Thursday’s decision by Japanese company Toshiba to pull out of the planned Moorside nuclear power station project has thrown the future of UK energy policy into doubt, and cast an ominous shadow over the economic future of Cumbria. But beyond the immediate implications, this latest debacle has also thrown into sharp relief the intractable problem at the core of the government’s energy policy. Maintaining our energy security while hitting our climate targets is a difficult task that requires clear strategic thinking and vision from the centre. Instead, key strategic decisions about our energy policy are being taken in boardrooms in Tokyo while ministers dither, delay, and cling to an outdated dogma about private investment that is bad for consumers, workers, our country and ultimately the planet.
The simple truth is that, despite the rapid and welcome deployment of renewables, Britain still needs major investment in our energy infrastructure if we are to meet our carbon targets and protect security of energy supply. Yet the government has taken a hands-off approach to major infrastructure whether that is building new nuclear capacity or tidal power, despite the pressing need for clarity and leadership on energy policy. Put simply, we don’t have enough energy capacity being built to meet future demand. The UK’s current electricity generation capacity could be reduced by 30% by 2030 because of the planned coal phase out, decommissioning of nuclear plants and the potential closure of aging Combined Cycle Gas Turbines (CCGT) plants. This would leave the UK increasingly reliant on imported energy supplies and potentially installing more gas.
We should be investing more in renewables and advanced technology solutions such as battery storage and smart grids. But these technologies are not currently even close to being ready to balance renewables at the scale we require, and great uncertainty still surrounds the costs and timelines for their deployment. Failure to provide an adequate source of low-carbon power that can balance renewables, would leave the UK highly exposed to two key risks during winter peak periods: a combination of high demand and low wind and the unreliability of imports via interconnectors. New modelling undertaken by our research department has examined official figures, this shows the UK could be exposed to serious system stress by 2030, with potential supply shortfalls of between 9% and 21% during winter peak periods.
Britain is already dangerously underprepared for what happens when existing ageing plants are switched off, in large part due to the chaos and lack of leadership from government over new energy infrastructure. No other country has placed all of the risk for such strategic national assets onto the private sector alone. And the benefits of taking a proactive approach are clear. The planned Moorside project would not just be a major boost to the North West economy, it would also provide jobs and economic growth nationally, while supplying around seven per cent of the UK’s electricity needs.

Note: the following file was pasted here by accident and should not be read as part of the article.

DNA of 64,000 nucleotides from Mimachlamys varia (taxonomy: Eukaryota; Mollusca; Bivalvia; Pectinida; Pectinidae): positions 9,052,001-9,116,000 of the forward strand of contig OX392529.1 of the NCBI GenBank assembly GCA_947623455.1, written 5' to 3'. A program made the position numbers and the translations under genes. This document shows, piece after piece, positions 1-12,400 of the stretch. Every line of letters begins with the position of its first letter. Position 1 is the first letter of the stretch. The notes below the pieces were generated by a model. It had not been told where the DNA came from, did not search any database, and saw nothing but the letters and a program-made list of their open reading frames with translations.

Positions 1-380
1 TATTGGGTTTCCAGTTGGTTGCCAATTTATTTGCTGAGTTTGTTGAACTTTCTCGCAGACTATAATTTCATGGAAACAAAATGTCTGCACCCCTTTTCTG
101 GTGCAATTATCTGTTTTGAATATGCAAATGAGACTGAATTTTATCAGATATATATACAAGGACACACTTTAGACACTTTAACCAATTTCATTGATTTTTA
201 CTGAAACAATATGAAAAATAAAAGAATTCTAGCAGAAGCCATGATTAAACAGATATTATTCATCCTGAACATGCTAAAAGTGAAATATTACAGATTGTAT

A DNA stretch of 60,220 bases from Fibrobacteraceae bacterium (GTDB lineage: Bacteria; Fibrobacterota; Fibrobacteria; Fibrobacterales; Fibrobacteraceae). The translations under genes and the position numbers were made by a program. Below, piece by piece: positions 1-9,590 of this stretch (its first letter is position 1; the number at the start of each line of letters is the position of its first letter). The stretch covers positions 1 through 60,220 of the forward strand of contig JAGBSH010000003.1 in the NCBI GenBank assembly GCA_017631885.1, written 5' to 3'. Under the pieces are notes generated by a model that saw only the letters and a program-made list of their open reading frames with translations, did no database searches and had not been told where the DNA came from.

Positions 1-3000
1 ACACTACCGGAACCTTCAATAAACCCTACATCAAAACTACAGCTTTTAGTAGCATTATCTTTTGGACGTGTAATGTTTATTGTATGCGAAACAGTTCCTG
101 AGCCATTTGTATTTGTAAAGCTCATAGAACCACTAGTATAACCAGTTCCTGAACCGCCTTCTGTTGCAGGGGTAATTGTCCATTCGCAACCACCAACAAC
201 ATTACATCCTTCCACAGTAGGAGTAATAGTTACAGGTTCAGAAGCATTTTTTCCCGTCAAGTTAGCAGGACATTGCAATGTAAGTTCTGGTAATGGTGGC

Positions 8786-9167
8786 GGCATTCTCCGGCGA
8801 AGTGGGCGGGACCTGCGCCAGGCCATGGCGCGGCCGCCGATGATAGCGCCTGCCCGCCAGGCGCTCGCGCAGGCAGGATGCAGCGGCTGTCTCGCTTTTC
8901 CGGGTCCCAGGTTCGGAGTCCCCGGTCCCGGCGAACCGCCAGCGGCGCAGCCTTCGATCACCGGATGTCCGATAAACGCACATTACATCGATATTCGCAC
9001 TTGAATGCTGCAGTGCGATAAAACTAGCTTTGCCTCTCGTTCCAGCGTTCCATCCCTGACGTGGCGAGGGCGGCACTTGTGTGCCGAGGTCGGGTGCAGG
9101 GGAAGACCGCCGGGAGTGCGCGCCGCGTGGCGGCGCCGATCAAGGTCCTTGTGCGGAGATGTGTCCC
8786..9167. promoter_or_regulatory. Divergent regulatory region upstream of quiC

One of the most common criticisms against new nuclear is that it is expensive compared to renewables. The strike price agreed for Hinkley Point C is often cited. Yet, as the National Audit Office’s report last year highlighted, it is the funding model that raises costs not the project itself. The cost of borrowing the capital to finance such big projects is extortionate when undertaken entirely in the private sector. That is why we are calling for government to take a direct stake in Moorside using the leverage of the state to de-risk the cost of borrowing thereby reducing costs. Many in the industry agree with us, as does the Labour Party which has pledged to use national investment to underwrite, and reduce, the costs of new nuclear.
If the government took a fifty per cent stake in the new nuclear programme it could reduce the costs of construction and result in a strike price 42% lower than that agreed for Hinkley Point C. It could also reduce strike prices lower that the average achieved by offshore wind in 2017. This is not just a case for subsidy. During the operational phase, the new build programme has the potential to support up to 34,000 high skilled jobs and up to £6 billion per year for UK plc. If government took a 50% stake in the whole programme, this would generate £1.35 in tax revenue gains for every £1 spent.
The UK urgently needs investment across our energy system whether that is in offshore wind, smart grids, energy efficiency, battery technology or new major projects such as Moorside. The time for dithering is over. Ten years on from Britain’s landmark Climate Change Act, we are still far from prepared to meet the challenges of a low-carbon economy. Government can no longer pass the buck. We need a new partnership whereby government, investors, unions, councils and communities work together to deliver the high-quality, low-carbon technology we need. First on the list of outstanding tasks is for Ministers is to provide a solution to keep the Moorside plans alive.
Sue Ferns is senior deputy general secretary of Prospect, the largest union for nuclear professionals